the deaths of the two hundred and fifty men, women
and children in the Russian town of Beslan at the
hands of Chechen rebels, I feel that the question
has to be asked, who will the people of the world
believe is to blame?
natural reaction of most people will be to blame the
Chechen freedom fighters, and let me say that I think
their actions in the mass slaughter of totally innocent
civilians was absolutely reprehensible, but, I believe,
that Russia and the Western nations of the world have
to shoulder the majority of the blame, as between
them they have created the mindset which now exists
within the Islamic countries of the world.
with most of the conflicts of the past twenty years,
the war in Chechnya is about one thing, oil. A major
pipeline carries oil from fields in Chechnya to refineries
in the Ukraine and as long as the region is part of
Russia, Moscow will have a say in the oil flowing
through it. In fact, Russia's main concern has been
it's lack of involvement in the discussions with the
major western oil companies.
many ways the conflict in the region has been similar
to Kosovo, where NATO forces adopted a high tech strategy
of precision bombings, to ultimately defeat the Serbian
forces. Hence, Russia adopted this same strategy in
Chechnya, albeit with a more limited success rate.
is also similar to Kosovo in that the insurrection
there has been funded by some of the West's larger
powers. In Kosovo, the Kosovan Liberation Army was
financially supported by Military Professional Resources
Inc. (MRPI) who incidentally, were contracted by the
Pentagon as military advisers to the Macedonian army
which meant that the U.S had a foot in each camp.
no lose scenario for the Americans.
the last decade or so, there have been accusations
levelled, that Western forces have been used to destabilize
Chechnya and hence, ensure a permanent split from
Russia, thus allowing them to deal with a smaller
and weaker nation. Indeed, in times past, it has been
suggested, that the West sponsored the now outlawed
Islamic extremist group Al Quaeda, in it's involvement
in the war in Chechnya, to attempt to destabilize
the former Soviet Union.
down larger regions is a strategy which has been used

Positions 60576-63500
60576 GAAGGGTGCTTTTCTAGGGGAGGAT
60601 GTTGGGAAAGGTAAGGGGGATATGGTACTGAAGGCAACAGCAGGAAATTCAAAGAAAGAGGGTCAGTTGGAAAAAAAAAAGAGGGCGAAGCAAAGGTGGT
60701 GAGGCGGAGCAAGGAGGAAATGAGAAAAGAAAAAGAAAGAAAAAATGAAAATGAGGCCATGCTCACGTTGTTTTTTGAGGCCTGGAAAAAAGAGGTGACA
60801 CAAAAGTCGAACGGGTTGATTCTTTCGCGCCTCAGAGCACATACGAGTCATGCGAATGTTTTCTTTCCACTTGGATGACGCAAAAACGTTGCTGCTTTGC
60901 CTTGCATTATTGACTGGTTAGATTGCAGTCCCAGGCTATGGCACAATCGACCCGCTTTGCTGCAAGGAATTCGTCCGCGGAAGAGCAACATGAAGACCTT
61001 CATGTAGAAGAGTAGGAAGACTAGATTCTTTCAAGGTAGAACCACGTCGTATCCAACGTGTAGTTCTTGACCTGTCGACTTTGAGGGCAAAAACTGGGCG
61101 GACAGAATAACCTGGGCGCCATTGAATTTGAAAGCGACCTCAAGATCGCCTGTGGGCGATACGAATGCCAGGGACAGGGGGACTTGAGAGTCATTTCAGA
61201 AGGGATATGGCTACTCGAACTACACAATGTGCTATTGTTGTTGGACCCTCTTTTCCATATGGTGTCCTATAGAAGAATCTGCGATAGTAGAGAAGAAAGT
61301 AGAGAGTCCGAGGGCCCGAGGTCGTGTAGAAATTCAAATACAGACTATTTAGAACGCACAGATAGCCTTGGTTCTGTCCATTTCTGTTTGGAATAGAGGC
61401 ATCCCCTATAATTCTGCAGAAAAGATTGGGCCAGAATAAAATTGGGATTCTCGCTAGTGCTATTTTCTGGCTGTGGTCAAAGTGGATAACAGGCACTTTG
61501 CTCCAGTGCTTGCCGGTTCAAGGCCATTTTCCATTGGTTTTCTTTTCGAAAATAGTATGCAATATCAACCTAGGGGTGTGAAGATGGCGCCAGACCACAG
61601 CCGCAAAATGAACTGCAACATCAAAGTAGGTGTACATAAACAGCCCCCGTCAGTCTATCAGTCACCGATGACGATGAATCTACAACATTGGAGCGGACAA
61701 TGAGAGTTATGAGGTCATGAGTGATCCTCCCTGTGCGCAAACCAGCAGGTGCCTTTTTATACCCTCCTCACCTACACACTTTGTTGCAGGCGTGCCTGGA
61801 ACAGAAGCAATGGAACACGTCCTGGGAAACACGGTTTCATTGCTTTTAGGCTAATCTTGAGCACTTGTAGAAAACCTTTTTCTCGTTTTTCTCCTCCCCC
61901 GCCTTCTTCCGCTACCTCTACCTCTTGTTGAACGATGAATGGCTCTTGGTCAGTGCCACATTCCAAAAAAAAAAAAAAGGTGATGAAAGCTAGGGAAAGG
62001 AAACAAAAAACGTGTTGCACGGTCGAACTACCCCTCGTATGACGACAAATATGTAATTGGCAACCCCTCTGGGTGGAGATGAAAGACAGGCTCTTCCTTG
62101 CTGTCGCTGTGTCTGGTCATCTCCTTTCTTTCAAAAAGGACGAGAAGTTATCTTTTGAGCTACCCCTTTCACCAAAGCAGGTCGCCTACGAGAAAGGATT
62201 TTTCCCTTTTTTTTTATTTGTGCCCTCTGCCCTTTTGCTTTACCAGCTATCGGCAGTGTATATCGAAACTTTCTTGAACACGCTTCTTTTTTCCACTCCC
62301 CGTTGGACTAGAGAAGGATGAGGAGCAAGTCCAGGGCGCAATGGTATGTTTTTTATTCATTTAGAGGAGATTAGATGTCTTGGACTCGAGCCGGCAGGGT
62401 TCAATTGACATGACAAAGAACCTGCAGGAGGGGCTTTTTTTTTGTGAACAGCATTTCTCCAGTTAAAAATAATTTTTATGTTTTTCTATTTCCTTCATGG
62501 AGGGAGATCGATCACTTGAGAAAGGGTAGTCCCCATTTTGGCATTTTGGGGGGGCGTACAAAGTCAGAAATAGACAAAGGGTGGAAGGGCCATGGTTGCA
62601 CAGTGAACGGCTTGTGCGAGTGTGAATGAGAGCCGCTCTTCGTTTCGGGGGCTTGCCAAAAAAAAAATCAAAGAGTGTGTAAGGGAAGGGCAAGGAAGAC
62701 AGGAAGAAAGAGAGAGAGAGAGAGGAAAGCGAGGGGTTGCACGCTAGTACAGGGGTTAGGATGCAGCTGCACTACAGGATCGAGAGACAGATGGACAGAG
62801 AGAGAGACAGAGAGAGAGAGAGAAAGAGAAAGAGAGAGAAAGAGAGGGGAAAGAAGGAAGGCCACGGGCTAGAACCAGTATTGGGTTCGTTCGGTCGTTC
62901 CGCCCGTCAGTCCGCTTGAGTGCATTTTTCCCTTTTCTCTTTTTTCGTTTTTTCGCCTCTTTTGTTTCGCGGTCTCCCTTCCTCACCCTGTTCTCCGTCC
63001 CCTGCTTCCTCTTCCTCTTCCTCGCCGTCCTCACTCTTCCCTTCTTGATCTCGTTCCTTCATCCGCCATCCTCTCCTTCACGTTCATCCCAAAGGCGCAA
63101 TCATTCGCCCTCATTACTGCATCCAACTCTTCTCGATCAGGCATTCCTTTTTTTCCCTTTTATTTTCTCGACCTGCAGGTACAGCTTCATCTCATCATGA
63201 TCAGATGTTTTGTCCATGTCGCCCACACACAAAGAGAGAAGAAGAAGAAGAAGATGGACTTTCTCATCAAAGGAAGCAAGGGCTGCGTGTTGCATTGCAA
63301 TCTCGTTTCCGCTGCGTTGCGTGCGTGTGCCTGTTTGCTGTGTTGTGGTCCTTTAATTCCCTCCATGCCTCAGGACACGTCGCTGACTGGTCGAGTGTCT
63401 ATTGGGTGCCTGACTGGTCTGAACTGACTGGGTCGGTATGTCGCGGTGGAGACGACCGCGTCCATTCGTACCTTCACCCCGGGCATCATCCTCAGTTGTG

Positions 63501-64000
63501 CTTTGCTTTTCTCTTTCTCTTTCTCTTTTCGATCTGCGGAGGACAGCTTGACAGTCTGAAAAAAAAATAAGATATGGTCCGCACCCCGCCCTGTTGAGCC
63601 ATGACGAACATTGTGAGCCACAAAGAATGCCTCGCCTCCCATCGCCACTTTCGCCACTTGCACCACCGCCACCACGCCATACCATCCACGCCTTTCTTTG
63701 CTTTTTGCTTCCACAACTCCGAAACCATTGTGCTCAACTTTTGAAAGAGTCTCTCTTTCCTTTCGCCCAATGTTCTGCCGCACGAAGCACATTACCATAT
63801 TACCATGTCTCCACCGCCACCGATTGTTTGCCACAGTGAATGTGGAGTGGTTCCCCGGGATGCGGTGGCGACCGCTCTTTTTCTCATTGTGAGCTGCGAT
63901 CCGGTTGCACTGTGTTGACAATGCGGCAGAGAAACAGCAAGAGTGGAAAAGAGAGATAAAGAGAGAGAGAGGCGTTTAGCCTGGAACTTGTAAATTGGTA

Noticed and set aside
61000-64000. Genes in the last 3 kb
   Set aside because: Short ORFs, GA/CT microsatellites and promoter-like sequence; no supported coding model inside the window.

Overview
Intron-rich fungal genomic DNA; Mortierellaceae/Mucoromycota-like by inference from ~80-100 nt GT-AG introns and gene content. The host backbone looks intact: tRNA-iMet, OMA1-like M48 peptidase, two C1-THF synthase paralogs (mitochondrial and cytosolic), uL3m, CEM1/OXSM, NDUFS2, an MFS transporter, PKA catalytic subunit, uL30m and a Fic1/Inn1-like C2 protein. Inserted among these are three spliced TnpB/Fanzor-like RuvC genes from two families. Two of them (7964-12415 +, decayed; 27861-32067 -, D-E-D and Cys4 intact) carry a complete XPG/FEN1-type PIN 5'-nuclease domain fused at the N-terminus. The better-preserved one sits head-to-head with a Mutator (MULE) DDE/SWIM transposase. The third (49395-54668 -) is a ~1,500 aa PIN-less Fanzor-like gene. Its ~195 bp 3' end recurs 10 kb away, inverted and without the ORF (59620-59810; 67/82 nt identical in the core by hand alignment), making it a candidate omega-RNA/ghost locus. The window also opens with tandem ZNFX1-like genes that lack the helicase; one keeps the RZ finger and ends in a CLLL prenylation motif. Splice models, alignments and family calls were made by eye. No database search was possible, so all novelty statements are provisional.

successfully, by Britain and America, in the past,
when they divided and ruled colonial states. Of which,
Ireland, is a typical example. And, as with Ireland,
where the Brits violated the human rights of the nationalist
population of the North, the Russians have done exactly
the same thing in Chechnya.
the thirteenth of April this year the bodies of nine
men were found outside the village Serzhen-Yurt. Two
weeks previous, the men had been forcibly removed
from their homes in the village of Duba-Yurt, by men
dressed in Russian army uniforms. The men had been
shot in the head and showed obvious signs of torture.
only as long ago as last Friday, a Russian court issued
a ruling, liquidating the operations of the Danish
Refugee Counsel, an organization which had been a
major player in humanitarian aid to diplaced persons
in the area.
the five year long conflict, tens of thousands of
Chechen civilians, have been subjected to massacres,
rape, torture and arbitrary detentions by Russian
forces, of which, next to none have been investigated.
conflict is deemed to be the most serious human rights
violation of the last decade and although the United
Nations know this, there seems to have been a reluctance
on the part of the International community to involve
a matter of fact, post September eleventh, there seems
to have been an international disengagement on the
human rights violations in the region, due mainly,
to the Russians claiming that the war is their commitment
to the U.S led war on terrorism.
disengagement does nothing, not only for the human
rights of the Chechen people but also does nothing
for the rights of the Russian population, who will
in the long term, suffer for the unchecked violations
committed by their forces, as, when more of them return
to perhaps, take up positions within their justice
system, they will be bringing with them the brutality
learned in the region.
I said at the beginning of this article, I believe,
that although the Chechen rebels committed a totally
barbaric act in the town of Beslan, people like Tony
Blair, George Dubya and the rest of the world's leaders
need to bear their share of the blame for what took
place. Their actions in Iraq and Afghanistan and support
for Israel's treatment of the Palestinian people have
created a whole new type of freedom fighter. Where
in the past, when people were setting up operations,
one of their primary concerns would have been their
escape route, now the primary concern is maximum casualties
and who cares about escape.
I ask you, Who Is Really To Blame?
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